Abruzzo, Italy

On Writing – Part 2

I still do all my writing long-hand in an A4 notebook before typing it up on the computer.  For one thing, I can write where I feel most comfortable, preferably with as few distractions as possible, but also it enables me to have several chances to edit and make corrections.  It’s easy to cross sections out, or scribble inclusions in the margin with an arrow drawn to where the new piece should go, then the two-fingered typing-up process provides another opportunity for further editing.

Something I can’t do is to follow the advice I’ve been given which is that I should discipline myself to write for a set period of time every day.  That doesn’t work for me.  Sometimes I don’t write for days or even weeks, while at other times I can spend a whole day unable to write fast enough.

Author Paul Hencher with his dog, Britza.

Sadly, a few months ago, I lost a friend and companion that was an unwitting helper.  At the age of fifteen, our beautiful dog called Britza went to the great kennel in the sky, so I was left without the motivation to go for two walks a day when I used to indulge in a lot of thinking and imagining in the development of plots.  Britza was the ideal foil.  She didn’t disagree with any of my ideas, and very rarely distracted me from my thoughts, unless she spotted something worth chasing, or demanded the removal of a thorn from her paw.  It was, however, impossible for me to graze on whatever fruit happened to be ripe along the way, be they cherries, figs or blackberries, without Britza wanting her share.  Unfortunately, she also developed a taste for my cultivated strawberries, so I had to fence them off.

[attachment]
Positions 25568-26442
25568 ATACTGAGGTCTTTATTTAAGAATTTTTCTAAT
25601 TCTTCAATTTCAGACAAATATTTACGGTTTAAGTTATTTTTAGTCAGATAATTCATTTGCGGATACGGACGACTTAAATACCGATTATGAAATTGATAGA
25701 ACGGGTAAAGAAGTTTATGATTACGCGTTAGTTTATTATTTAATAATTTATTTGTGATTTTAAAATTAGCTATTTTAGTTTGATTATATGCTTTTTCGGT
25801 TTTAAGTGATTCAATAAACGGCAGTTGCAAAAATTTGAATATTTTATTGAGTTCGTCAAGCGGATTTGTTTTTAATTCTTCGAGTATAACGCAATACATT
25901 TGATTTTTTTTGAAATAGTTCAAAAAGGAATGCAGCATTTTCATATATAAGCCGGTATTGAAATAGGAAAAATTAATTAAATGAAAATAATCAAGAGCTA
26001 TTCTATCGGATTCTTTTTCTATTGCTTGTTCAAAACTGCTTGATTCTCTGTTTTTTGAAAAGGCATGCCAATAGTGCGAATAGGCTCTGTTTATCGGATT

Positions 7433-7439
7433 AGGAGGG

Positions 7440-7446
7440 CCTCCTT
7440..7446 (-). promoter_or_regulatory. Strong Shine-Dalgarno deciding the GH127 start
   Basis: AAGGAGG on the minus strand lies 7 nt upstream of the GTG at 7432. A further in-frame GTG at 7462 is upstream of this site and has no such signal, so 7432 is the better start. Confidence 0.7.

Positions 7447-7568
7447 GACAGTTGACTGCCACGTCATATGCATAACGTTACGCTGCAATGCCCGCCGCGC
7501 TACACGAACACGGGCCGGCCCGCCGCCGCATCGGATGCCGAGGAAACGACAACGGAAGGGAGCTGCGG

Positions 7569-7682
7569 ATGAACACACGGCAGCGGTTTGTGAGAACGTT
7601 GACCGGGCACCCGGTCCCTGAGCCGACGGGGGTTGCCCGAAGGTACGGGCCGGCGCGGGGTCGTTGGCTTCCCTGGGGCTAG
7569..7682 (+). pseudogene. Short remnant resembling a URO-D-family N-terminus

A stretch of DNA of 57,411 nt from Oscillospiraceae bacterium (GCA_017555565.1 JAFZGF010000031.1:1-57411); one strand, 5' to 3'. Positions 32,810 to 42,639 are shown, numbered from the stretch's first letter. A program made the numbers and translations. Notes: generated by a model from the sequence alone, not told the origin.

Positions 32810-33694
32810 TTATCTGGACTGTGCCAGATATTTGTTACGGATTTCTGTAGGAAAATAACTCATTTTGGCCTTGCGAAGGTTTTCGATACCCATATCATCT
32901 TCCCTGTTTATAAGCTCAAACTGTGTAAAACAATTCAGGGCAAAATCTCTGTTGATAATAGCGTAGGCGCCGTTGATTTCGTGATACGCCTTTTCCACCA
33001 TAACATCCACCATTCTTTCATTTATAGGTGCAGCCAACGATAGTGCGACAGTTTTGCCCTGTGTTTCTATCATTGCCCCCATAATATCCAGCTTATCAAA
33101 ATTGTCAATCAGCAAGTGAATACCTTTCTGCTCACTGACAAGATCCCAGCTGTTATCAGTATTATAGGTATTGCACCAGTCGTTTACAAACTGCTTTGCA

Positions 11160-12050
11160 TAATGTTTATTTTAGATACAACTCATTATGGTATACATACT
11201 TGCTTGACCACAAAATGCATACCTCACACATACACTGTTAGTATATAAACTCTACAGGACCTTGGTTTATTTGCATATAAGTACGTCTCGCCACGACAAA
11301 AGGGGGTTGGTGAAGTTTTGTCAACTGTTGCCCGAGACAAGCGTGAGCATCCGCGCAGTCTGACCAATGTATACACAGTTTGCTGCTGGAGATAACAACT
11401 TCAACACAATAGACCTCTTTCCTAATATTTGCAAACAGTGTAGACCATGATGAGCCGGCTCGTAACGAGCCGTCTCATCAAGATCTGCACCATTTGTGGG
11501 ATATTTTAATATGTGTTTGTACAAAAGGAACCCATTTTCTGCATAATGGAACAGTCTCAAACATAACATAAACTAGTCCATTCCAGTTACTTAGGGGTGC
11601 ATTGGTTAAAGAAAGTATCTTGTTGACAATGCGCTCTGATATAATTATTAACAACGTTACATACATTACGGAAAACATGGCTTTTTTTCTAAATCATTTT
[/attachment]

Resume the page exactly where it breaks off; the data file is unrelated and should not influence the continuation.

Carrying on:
I owe a debt of gratitude to all the people I knew at the amateur drama groups in Thame, Tynemouth, and Alnwick, for teaching me so much about how different characters speak and how they react to different circumstances.  The lessons I learnt have been incredibly helpful in developing characters for my books.